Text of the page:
Planting a Future, One Farmer at a Time
From refugee to urban farmer
A solidly built man in work boots walks rows of dark leafy kale, pepper plants, tomatoes, squash and beans near one of those impossibly overbuilt Houston intersections dominated by heavy traffic, signs and concrete. The small urban farm is easy to miss, and litter blows around a nearby bus stop, marring the view. But there is something hopeful in the presence of things growing, satisfying as the first bite of a just-picked pepper or a fistful of string beans.
Growing numbers of refugees are coming to Houston. Growing appreciation for local, organic food is helping to make urban farm cultivation a reality.
Here at the edge of Sharpstown, the two trends converge like flavors meant for each other. Guy Mouelet, a farmer who fled with his family from violence in his home country of Congo-Brazzaville in Central Africa, hopes to earn a living wage tending these vegetables, while at the same time expanding Houston’s supply of locally grown organic food.
The concept was conceived by a Houston-based nonprofit group called Plant It Forward. “Our vision is a farm in every neighborhood,” says Teresa O’Donnell, its executive director.
Mouelet and other refugees from Plant It Forward often come to the U.S. with experience growing and harvesting their own food, but because of language and cultural barriers, they often need assistance when it comes to navigating the business world and selling the literal fruits of their labors. The nonprofit provides land, tools and training for a period of about a year. Connections are made with chefs, community-supported agriculture groups and local farmers markets, and eventually the student farmers are ready to operate independently.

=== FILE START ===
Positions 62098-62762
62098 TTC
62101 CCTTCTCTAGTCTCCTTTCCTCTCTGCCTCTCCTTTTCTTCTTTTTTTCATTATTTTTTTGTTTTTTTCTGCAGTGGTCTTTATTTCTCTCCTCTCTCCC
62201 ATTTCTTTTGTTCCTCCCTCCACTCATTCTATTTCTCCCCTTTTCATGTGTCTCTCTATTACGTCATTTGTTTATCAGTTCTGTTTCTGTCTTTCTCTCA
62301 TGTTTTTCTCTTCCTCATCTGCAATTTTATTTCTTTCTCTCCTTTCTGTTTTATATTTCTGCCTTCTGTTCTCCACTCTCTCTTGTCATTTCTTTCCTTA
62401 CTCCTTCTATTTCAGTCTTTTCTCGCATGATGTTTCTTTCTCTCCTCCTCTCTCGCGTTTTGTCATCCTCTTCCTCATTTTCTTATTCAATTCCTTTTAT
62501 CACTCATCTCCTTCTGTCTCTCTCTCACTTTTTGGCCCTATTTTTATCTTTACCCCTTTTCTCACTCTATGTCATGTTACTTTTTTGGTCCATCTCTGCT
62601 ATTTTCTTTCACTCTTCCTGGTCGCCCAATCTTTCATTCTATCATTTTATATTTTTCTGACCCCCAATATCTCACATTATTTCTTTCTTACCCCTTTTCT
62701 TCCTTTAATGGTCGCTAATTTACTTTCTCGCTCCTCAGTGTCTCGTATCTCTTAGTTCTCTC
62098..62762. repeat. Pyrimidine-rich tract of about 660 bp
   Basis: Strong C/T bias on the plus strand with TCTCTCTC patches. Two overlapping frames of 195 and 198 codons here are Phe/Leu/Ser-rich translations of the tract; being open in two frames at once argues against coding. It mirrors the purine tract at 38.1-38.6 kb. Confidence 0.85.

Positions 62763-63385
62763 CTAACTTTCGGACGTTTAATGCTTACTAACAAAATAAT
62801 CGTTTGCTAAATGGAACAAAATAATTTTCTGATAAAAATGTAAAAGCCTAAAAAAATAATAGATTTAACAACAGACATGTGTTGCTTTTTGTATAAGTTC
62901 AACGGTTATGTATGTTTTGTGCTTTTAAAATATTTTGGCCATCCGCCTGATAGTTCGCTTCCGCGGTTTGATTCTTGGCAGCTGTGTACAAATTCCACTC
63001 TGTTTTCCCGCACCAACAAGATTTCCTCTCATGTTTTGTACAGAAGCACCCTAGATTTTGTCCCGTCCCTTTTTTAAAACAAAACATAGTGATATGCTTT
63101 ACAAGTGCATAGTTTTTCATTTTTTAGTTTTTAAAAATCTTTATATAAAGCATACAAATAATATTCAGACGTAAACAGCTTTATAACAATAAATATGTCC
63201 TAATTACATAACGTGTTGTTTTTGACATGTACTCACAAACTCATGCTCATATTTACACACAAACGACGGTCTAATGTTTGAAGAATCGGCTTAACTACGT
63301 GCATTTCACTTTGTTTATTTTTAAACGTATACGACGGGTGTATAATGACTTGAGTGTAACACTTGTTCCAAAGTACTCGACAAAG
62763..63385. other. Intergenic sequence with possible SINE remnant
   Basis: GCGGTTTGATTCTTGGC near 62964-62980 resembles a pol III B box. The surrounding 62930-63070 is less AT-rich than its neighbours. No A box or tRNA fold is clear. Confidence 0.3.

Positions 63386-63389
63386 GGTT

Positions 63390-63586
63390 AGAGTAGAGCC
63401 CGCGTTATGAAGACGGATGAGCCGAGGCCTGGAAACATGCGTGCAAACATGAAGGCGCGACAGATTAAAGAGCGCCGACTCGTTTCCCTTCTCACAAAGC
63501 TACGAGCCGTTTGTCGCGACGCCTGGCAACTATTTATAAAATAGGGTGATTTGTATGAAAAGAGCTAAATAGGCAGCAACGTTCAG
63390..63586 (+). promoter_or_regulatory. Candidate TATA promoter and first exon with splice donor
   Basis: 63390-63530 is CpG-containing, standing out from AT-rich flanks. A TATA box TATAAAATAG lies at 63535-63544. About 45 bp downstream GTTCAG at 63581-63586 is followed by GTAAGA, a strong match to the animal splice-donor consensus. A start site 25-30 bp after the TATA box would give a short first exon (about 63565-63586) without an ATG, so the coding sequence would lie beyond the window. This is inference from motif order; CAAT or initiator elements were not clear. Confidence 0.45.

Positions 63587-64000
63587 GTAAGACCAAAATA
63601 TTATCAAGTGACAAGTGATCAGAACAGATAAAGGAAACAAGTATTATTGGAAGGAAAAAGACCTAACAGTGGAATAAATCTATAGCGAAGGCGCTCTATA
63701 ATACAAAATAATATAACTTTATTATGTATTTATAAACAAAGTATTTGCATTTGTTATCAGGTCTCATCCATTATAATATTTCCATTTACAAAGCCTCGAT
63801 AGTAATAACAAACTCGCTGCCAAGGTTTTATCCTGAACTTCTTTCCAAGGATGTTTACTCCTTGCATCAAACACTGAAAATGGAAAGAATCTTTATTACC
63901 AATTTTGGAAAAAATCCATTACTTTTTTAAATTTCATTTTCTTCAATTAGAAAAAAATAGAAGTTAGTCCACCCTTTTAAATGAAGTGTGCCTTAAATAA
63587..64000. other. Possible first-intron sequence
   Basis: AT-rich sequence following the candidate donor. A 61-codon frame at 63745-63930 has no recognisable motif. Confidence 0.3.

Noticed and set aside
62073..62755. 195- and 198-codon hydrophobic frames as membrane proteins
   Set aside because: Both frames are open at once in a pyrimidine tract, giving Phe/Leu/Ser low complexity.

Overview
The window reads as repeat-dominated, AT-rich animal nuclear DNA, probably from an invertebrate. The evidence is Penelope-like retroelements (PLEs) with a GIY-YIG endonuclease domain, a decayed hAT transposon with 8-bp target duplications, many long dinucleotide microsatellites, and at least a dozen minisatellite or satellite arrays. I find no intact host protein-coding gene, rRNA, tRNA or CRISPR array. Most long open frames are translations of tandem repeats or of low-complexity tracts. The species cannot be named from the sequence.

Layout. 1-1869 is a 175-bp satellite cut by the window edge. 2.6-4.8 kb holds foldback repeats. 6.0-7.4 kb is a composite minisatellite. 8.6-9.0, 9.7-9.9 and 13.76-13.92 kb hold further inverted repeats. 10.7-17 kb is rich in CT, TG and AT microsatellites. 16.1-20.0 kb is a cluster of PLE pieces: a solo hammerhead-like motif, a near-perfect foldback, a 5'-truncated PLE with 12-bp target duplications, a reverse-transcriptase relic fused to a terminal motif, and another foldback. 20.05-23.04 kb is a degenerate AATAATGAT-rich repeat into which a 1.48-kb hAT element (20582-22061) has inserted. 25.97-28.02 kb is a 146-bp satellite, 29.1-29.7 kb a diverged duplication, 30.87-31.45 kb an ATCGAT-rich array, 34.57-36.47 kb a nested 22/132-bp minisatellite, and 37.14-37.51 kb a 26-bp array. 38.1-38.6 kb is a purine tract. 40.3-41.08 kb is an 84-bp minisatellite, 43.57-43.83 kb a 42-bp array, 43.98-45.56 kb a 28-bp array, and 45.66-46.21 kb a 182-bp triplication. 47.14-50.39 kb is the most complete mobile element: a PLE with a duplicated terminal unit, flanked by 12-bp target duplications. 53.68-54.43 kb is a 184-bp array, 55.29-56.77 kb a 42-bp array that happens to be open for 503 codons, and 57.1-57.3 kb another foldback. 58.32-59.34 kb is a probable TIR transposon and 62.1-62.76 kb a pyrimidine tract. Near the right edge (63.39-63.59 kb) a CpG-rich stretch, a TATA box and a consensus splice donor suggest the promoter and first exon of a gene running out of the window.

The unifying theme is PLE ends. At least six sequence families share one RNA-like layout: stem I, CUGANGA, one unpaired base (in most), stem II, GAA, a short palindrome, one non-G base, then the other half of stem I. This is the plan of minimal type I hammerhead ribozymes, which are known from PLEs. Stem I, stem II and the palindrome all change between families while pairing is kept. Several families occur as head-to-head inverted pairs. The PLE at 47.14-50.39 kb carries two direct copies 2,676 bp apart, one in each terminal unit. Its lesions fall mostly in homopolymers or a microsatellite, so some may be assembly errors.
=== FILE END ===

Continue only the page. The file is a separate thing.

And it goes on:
Mouelet is harvesting and selling his first crop this spring, with a long-term goal of owning a restaurant that utilizes the produce he grows.
“I want to cook the fresh food for the people,” he says, speaking French to a fellow farmer/interpreter. “I want this farm to be a big farm and feed many people in Houston, and even outside the state.”
In the meantime, Mouelet works at a restaurant then comes several hours each day to tend his crops in a vacant lot owned by a church. Mouelet is awaiting an irrigation system. But he says he doesn’t mind hand-watering. “I’m happy to do it, he says. “It makes me see every plant, how it grows.”
Mouelet and other Plant It Forward farmers follow seasonal planting guidelines for Houston. He covers each row of vegetables with a blanket of chopped leaves. The covering keeps weeds from surfacing, moderates soil moisture and will improve soil fertility over time, he says.
Like so many places in Houston, the sound of the freeway is never far away when Mouelet walks his fields. But his attention is typically fixed on the seedlings and mature plants that cover this once empty lot, crops that represent so much more than a farmers market offering. “I am focused on the farm. It is our future.”
> Learn more about the farms and farmers at Plant It Forward by visiting plant-it-forward.org.
Julie Bonnin lives, writes and gardens in far north Houston. She is grateful for opportunities to cook with herbs, homegrown fruits and vegetables; to harvest rainwater, tend a compost pile and observe nature–and does so as much as possible